|Does this intimidate anyone else?|
My main objections to the 2011 Camaro SS Coupe were the visibility from the driver’s seat and the nonexistent head room. We understand that no one sets out to make a bad car and that the 2011 is still a really fun car to drive in a straight line. Being the optimist that I am (Stop your snickering…) I tried to find a way to eliminate the issues that bothered me about the Coupe.
Enter the 2012 Camaro SS Convertible! If head room and visibility are the issue, then just get rid of the roof. The folks at McCarthy Chevrolet were generous enough to lone us a red 2SS convertible for a couple of hours on a gorgeous early autumn day; low 70’s, slight breeze, leaves falling, roaring V8, and 426 horsepower. Who could ask for more? A closed course would have been one improvement. I wasn’t speeding and spent most of the day focusing on not tailgating.
|Yes, this picture was taken at 75mph!|
The interior of the 2012 hasn’t changed compared to the 2011. This one felt a little more utilitarian and bland than the 2011. The instrument information centers were the same, except the Heads Up Display (HUD) was much better on this model. The HUD has some arrow buttons to move it up and down on the windscreen to make sure that all drivers can see it.
The auxiliary gauges are still down behind the gear shift, but who cares. I didn’t look at the gauges at all. If the engine would have sputtered or started to smell hot then I would have a reason to check the temp., oil pressure, battery charge... I forget what else is down there. There are a couple of cup holders in between the driver and passenger seats that did a great job of holding my smart phone.
Other than the cup holders, there isn’t a place for your phone. There is a console, but I don’t suggest placing your phone there, since it means looking down, opening the console, still looking down as you search for the phone, rear-ending the car in front of you, and then finally looking up after you looked at the phone to see who is calling.
|The perfect go-fast interior, all attention outside of it.|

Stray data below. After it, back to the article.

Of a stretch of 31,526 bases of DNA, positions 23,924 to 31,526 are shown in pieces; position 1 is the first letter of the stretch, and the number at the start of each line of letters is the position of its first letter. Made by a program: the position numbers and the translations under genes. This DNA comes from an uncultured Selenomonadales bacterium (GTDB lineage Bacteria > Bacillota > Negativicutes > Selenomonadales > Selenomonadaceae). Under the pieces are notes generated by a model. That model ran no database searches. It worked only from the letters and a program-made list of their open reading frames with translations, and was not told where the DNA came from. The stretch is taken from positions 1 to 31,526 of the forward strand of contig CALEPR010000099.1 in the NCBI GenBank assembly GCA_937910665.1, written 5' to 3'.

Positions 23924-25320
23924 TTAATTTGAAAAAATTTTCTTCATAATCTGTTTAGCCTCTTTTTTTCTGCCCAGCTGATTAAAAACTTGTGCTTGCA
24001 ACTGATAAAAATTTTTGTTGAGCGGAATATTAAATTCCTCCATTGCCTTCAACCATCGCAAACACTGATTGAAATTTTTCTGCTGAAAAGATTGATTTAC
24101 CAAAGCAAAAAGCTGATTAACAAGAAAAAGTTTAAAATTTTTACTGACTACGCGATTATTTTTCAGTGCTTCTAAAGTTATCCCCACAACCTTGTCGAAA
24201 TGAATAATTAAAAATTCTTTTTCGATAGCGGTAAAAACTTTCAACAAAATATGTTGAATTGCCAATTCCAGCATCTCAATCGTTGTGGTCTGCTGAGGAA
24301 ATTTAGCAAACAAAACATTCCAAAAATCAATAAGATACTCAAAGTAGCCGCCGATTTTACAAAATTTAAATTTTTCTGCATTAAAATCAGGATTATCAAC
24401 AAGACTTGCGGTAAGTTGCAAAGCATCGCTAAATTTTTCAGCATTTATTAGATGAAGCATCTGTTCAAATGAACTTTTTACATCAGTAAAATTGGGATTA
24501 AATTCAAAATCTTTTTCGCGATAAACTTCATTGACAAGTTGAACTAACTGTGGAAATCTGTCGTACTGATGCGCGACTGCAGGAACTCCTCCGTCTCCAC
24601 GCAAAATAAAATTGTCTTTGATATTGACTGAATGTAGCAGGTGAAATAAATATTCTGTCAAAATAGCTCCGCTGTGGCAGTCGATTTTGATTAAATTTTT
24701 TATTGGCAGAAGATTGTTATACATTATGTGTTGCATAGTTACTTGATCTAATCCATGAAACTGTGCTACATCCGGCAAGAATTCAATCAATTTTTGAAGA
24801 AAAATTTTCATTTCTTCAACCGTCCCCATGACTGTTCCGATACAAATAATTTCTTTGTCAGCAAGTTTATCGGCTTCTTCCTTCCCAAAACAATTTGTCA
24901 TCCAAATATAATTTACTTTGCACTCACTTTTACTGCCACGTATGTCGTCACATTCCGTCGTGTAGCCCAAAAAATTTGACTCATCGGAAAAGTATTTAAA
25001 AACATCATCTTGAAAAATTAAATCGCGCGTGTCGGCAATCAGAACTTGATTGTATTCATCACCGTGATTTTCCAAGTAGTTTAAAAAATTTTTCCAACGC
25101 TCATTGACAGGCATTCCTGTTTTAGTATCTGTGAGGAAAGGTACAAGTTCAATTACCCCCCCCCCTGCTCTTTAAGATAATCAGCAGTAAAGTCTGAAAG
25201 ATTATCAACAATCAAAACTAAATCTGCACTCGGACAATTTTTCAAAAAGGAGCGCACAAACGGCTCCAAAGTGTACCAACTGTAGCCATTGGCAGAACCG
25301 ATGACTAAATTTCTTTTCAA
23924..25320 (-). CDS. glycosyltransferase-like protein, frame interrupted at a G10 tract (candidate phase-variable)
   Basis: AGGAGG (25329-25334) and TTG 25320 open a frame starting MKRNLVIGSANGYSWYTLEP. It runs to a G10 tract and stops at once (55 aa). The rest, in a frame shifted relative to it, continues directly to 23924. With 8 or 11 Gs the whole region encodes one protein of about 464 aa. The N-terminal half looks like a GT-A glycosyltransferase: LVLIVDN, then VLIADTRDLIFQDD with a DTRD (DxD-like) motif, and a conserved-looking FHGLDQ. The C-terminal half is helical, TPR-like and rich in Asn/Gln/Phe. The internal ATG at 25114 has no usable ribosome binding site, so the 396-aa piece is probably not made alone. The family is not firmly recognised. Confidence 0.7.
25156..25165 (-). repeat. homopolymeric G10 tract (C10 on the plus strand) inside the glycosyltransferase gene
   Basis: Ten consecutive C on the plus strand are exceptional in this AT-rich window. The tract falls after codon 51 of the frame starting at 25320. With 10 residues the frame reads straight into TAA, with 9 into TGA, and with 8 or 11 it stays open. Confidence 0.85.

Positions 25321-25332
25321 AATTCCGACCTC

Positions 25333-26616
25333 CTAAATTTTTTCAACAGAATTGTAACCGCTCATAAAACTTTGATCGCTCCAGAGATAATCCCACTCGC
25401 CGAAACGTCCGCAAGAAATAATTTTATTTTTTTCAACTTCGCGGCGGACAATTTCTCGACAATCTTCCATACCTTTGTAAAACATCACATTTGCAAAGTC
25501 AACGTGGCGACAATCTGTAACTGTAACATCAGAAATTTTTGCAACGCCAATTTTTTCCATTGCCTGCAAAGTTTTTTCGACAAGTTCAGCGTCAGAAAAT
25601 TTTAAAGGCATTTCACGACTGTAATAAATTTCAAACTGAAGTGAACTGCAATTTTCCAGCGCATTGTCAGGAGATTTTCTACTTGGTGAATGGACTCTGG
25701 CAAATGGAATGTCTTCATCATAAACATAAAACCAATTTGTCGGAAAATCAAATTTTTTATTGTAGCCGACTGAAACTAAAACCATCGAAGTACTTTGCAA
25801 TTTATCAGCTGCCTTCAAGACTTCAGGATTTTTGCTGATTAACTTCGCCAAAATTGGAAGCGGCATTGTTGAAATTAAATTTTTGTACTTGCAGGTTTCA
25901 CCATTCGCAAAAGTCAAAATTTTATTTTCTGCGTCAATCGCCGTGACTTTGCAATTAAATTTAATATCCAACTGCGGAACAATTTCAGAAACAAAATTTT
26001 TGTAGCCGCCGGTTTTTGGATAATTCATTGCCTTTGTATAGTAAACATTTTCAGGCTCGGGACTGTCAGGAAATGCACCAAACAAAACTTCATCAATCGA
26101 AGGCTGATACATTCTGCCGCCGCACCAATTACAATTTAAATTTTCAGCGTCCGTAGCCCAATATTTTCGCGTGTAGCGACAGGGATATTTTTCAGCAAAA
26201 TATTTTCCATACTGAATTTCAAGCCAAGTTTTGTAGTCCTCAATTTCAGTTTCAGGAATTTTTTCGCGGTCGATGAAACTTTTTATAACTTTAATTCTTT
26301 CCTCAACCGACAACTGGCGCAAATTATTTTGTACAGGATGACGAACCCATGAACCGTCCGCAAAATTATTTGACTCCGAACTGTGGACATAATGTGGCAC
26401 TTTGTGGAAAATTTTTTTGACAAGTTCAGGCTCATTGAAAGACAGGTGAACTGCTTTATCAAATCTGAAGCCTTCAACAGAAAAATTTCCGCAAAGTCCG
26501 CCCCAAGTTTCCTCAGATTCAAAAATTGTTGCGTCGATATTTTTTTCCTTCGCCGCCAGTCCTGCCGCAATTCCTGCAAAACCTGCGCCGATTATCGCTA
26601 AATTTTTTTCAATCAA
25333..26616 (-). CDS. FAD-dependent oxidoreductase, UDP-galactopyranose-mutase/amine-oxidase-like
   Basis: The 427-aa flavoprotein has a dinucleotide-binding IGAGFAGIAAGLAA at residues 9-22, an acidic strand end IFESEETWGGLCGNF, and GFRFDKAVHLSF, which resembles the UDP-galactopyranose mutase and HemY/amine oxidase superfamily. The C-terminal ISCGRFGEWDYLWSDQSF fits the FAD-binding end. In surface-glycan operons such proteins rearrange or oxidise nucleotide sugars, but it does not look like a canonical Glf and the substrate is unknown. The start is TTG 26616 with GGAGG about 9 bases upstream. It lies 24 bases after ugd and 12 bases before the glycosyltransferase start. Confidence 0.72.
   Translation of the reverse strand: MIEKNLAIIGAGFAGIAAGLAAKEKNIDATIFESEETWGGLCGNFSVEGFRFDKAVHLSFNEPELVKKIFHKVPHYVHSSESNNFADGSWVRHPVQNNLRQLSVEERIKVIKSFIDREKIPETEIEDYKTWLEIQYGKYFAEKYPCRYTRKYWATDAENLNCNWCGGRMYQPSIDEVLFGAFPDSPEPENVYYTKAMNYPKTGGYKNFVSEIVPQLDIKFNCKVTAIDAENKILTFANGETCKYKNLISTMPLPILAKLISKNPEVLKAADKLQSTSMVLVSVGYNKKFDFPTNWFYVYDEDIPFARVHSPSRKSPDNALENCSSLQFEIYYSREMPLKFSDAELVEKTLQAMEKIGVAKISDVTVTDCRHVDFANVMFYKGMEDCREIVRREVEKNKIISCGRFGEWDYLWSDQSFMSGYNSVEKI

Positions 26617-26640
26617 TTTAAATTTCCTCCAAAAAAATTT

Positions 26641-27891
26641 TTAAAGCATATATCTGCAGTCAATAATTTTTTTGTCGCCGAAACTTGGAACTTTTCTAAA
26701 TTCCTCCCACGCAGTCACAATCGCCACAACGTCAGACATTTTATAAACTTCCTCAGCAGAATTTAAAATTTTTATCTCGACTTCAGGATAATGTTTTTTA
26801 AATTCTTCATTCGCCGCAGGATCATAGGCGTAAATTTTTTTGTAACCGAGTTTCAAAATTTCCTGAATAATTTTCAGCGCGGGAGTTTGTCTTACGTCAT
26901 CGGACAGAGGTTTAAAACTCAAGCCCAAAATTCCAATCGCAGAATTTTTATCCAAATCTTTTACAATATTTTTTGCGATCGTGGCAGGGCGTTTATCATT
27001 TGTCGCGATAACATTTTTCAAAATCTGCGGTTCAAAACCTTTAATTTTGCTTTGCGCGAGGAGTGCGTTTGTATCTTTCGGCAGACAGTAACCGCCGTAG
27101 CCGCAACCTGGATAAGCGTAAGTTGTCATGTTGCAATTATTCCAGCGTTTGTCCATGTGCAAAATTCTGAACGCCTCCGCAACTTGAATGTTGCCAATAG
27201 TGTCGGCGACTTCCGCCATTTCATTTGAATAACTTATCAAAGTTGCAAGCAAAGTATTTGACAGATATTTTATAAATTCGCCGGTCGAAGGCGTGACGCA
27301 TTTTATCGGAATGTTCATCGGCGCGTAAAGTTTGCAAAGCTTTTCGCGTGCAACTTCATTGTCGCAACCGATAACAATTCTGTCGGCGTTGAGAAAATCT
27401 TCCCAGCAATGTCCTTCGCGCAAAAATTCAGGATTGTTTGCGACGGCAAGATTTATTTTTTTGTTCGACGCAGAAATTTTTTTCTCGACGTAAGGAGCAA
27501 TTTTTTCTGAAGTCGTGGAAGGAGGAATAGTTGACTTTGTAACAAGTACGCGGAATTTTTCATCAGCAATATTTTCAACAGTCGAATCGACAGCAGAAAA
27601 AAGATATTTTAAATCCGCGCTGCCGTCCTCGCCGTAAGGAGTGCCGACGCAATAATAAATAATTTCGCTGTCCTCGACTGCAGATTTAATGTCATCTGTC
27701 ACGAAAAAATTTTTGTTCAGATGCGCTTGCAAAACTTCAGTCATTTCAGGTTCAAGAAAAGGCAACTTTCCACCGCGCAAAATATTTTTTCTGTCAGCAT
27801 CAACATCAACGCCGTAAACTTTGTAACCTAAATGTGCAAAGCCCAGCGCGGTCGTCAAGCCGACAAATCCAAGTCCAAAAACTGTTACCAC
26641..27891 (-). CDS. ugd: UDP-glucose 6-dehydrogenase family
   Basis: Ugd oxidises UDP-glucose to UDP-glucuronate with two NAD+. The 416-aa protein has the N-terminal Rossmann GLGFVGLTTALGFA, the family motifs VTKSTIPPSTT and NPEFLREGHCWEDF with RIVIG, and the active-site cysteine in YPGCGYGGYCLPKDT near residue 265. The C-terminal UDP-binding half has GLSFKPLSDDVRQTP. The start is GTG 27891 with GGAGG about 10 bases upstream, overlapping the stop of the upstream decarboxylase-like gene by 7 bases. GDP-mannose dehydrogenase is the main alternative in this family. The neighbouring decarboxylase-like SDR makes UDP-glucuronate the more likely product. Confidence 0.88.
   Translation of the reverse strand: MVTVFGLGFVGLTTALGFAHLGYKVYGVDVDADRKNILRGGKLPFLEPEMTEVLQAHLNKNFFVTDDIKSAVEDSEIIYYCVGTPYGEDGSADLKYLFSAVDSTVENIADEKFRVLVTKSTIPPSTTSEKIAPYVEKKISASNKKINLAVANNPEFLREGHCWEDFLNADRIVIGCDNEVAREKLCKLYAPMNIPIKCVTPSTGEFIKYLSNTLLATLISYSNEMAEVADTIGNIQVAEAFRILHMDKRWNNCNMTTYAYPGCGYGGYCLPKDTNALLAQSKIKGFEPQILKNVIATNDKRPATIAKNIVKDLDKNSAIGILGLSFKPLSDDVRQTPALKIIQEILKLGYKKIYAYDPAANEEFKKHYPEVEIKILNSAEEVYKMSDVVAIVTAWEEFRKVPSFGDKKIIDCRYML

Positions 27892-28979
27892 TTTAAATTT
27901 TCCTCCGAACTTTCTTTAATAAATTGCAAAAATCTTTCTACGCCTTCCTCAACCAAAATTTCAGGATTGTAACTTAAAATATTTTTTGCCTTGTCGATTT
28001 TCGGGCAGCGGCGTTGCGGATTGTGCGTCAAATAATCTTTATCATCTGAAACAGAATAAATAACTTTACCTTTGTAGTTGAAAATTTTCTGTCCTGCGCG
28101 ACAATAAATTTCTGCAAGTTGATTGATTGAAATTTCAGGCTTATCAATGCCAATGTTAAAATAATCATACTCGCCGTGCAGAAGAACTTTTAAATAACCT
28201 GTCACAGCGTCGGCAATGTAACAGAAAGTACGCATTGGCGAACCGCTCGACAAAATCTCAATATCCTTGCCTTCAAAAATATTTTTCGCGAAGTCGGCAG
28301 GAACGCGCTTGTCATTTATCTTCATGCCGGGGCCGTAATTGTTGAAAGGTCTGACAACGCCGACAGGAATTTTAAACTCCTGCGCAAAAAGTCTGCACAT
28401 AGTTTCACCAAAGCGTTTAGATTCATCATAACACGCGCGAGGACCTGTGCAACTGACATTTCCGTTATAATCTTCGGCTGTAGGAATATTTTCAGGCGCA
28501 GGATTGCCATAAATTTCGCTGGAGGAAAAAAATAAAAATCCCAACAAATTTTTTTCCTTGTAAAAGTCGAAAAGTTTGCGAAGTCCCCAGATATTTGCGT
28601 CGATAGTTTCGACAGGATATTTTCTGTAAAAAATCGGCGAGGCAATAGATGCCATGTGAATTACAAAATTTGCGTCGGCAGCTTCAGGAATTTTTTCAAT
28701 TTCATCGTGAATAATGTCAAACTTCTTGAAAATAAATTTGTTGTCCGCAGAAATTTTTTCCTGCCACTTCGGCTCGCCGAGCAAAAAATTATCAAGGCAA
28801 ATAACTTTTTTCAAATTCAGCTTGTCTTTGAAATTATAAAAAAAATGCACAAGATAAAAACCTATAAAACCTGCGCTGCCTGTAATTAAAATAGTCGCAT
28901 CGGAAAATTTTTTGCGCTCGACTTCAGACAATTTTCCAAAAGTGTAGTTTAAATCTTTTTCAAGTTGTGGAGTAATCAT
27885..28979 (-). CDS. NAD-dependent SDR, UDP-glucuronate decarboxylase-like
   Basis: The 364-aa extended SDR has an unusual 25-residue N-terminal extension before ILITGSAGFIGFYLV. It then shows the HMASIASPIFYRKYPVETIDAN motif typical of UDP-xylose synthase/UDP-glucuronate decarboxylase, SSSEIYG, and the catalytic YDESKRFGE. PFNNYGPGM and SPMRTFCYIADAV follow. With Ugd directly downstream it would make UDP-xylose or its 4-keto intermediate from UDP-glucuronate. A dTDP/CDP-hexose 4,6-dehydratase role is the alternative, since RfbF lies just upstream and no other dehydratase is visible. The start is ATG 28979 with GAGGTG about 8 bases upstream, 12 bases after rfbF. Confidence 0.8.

The media center controls were very friendly. At stoplights, I could easily navigate between different radio stations, the CD, and the auxiliary input. Changing the equalizer settings was simple and straight forward. Classic Rock felt appropriate for a car born in the 60’s. This car had the upgraded sound system that you could hear over wind noise with ease at 75mph.
Nothing has changed on the exterior of the 2012. I am still infatuated with the predatory shark gills near the rear wheels. There are LED halo rings around the headlamps that make this car look like it’s always watching you. Between the rear spoiler, the hood scoop, and the gills this car looks like a wolf pack of one (That’s right, I will sink as low as Hangover quotes!). The taillights are distinctive. Every now and then I catch a glimpse of taillights that remind me of the Camaro, but it ends up being a Kia Forte. Probably what Kia was shooting for, but at least I’m thinking "was that a Camaro" and not “was that a Kia?”
Eighty percent of this test drive was spent with the radio off. The 6.2L V8 was a symphony of angry American muscle. The 16 city and 24 highway are a little low, but what you lose in mileage, you gain in exhilaration. After getting comfortable with the stiff, short gearbox, the SS headed for the highway all by itself. Where I quickly discovered that a 0-60 time of 5 seconds is a definite reality. The Camaro jumps off the line. The car isn’t squirrelly though. There is Electronic Stability Control (Traction Control) on every Chevy model. I only had it turned off a couple of times because the road I ended up on was demanding and I had no desire to owe anyone $40,000 at the end of the day. Hitting the ESC off once turns off the traction control; hitting it twice turns everything off and puts the car in “Track mode.” It says so on the information center. If only I had a track handy…
After the time on the highway, the Camaro founds its way onto K-5 west of 435 (Lakeside Speedway is really close, but they weren’t expecting visitors at noon on a Friday…). If you have never driven to Leavenworth on K-5, it’s a learning experience. The speed limits are 35mph to 55mph, but the corners and hills are blind and tight. The gear box was in third or fourth for a majority of the drive and had more than enough power. The only down side to this route is that if you get caught behind someone not looking for an exhilarating driving experience, you’re stuck. There was “A” passing zone. This is where the classic rock helped pass the time.
The Camaro didn’t disappoint on the tight corners. The issue of the previous test was visibility and that wasn’t an issue at all. All 426 horses were responsive and ready at all times. After the tight roads, the highway entrance ramp was a welcome sight. The V8 roared onto the highway. If there had been more gas in it, I would have been headed to Topeka and the 75mph speed limit.
I’m glad that I got a second test with the Camaro SS. The first test had left a bit of a sour taste in my mouth with the huge blind sections and no headroom. This test made me realize how absolutely freeing all 426 horses could be, as long as there’s a gas station nearby. This test also showed me that the Camaro isn’t just a straight line muscle car. It really did handle the corners well. If I added much more speed, the only way around the corners would have been in a drift. To have this one for your own you have to part with over $40,000. The iconic look, the power, and the wind hair make this car one for my wish list.
I wonder what a GT 500 is like to drive…